By way of nothing more than statistics did the western readers, for example, came to reconcile that a Palestinian is no different from an Israeli —apart from their opportunities and income —– then they might feel sympathy for a grieving Palestinian family, just as they do for an Israeli one. But the Great Western Narrative has existed there, precisely to ensure that readers shall not feel the same about the two cases.
That is why Palestinian deaths are invariably reported as nothing more than statistics – because Palestinians die in large numbers, like cattle in an abattoir. Israelis, by contrast, die much more rarely and their deaths are recorded individually. They are dignified with names, life stories, and pictures.

Even when a moment arrives to single out a Palestinian from the mass of death, western corporate media show great reluctance to do so. Just take the case of Razan -Al-Najjar, the 21-year-old Palestinian medic, who was executed by a sniper’s bullet as she tended to the unarmed demonstrators, who were regularly being killed and wounded at the perimeter fence encaging them in the prison of Gaza.

The funeral of Razan-Al Najar, a nurse, killed by an Israeli sniper
Gaza is slowly sinking into the sea, but who cares? Those primitive Palestinians live like cavemen amid the rubble of homes Israel has repeatedly destroyed. Their women are ‘hijabbed’ and they have too many children. Palestinians certainly do not look like someone in the West. Neither they speak like him.
And therefore without an iota of doubt, they do not think like someone in the West. So, they cannot have something to do with the West. Even those young Palestinian demonstrators, with their faces covered with strange scarves, launching flaming kites and throwing the odd stone, look different. Can we imagine someone from the West, standing in front of a sniper to protest like that?
Of course not. We cannot imagine what it is like to live in one of the most densely populated areas on the planet, in an open-air prison over which another nation serves as jailers, in which the water is becoming as saline as seawater and there is no electricity.
So how can we put ourselves in the demonstrators’ shoes, and how can we empathize? It is so much easier to imagine being the powerful sniper, protecting the “border” and his home.
But al-Najjar undermined all that. A young, pretty woman with a beautiful smile – she could be our daughter. Selflessly tending to the wounded, thinking not of herself but of the welfare of others, we would love her to be our daughter. We can identify with her much better than the sniper. She is a door—-beckoning us to step through and see the world from a different location, from a different perspective
That was exactly why the corporate media has not invested al-Najjar’s death, with the emotional, empathetic coverage it would if a pretty young Israeli female medic had been gunned down by a Palestinian. It was that double standard in his own newspaper that outraged cartoonist Steve Bell last week. The newspaper Guardian had barely covered the story of al-Najjar. When Steve has tried to redress the imbalance, his own cartoon of her death was censored.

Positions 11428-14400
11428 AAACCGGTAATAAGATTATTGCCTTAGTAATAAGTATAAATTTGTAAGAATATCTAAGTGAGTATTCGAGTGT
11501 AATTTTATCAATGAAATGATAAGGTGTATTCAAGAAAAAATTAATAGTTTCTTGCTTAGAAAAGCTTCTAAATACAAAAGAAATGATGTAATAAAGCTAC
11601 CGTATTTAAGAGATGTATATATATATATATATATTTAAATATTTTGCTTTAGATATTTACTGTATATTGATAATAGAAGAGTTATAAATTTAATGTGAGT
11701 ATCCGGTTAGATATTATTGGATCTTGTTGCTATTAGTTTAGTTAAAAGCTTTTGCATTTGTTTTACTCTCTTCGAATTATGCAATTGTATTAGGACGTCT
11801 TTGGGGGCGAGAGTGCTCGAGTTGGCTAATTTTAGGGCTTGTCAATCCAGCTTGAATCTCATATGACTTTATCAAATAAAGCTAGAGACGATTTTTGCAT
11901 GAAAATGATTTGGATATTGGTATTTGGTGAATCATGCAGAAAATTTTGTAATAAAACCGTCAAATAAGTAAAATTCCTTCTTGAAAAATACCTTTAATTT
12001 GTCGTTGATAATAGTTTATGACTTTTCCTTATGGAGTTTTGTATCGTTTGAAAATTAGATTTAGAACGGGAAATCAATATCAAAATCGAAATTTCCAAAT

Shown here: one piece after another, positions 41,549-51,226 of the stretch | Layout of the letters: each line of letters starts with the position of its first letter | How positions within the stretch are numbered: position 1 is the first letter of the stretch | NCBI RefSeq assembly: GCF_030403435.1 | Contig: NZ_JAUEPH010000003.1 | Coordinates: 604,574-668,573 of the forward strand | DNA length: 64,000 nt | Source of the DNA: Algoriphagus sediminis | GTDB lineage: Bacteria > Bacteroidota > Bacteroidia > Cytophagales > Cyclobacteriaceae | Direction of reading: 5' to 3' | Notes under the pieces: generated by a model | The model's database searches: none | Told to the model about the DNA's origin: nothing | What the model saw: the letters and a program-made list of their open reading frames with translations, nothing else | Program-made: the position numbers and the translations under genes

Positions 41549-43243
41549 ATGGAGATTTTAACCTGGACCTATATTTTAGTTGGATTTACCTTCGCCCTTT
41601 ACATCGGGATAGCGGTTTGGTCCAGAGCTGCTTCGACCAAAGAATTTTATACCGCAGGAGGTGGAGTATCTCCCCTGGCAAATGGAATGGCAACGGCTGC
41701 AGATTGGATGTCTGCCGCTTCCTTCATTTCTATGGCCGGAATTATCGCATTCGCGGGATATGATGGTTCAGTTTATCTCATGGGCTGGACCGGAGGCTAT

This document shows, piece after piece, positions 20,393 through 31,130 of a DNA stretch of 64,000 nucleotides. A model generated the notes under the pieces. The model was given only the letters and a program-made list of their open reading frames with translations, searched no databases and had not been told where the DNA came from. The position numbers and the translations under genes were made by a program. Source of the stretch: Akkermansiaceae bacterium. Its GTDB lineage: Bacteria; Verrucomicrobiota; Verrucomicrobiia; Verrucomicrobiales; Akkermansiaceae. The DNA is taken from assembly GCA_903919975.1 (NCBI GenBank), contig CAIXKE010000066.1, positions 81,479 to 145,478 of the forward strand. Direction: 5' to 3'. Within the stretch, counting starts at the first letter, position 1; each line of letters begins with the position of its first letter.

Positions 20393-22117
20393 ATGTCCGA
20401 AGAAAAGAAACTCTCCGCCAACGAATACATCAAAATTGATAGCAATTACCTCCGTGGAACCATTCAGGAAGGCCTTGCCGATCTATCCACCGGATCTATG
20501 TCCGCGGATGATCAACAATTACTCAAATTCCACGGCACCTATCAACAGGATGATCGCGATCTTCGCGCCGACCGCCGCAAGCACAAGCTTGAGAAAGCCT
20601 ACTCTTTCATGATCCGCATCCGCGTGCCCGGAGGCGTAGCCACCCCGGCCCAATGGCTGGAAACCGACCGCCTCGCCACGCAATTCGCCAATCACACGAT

Israel-Palestine tug of war, offered me that door, just as it has, to so many others. It is not, what Israel’s apologists – and the upholders of the Great Western Narrative – will tell you because so many westerners are anti-semitic. It is because Israel lies in a grey zone of experience, one that is readily available to western tourists but can at the same time give them a chance to glimpse the dark underbelly of western privilege.
Israel is enthusiastically embraced by the Great Western Narrative: it is supposedly a liberal democracy, many of its inhabitants dress and sound like someone in the United States. its cities look rather like cities in Europe and its TV shows are given a makeover, only to become hits on British TV screens.
If you don’t stand too close, Israel could be Britain or the US. But there are clues galore, for those who bother to look a little beyond superficialities, that there is something profoundly awry about Israel.
A few miles from their homes, the sons of those western-looking families, regularly train their gun sights on unarmed demonstrators, on children, on women, on journalists, on medics, and pull the trigger with barely any compunction.
They do so not because they are monsters, but because they are exactly like us, exactly like our own sons. That is the true horror of Israel. We have a chance to see ourselves in Israel – because it is not exactly us, because most of us have some distance from it. And because it still looks a little strange despite the best efforts of the western media, and because its own local narrative – justifying its actions – is even more extreme, even more, entitled, even more, racist towards the ‘other’, than the Great Western Narrative.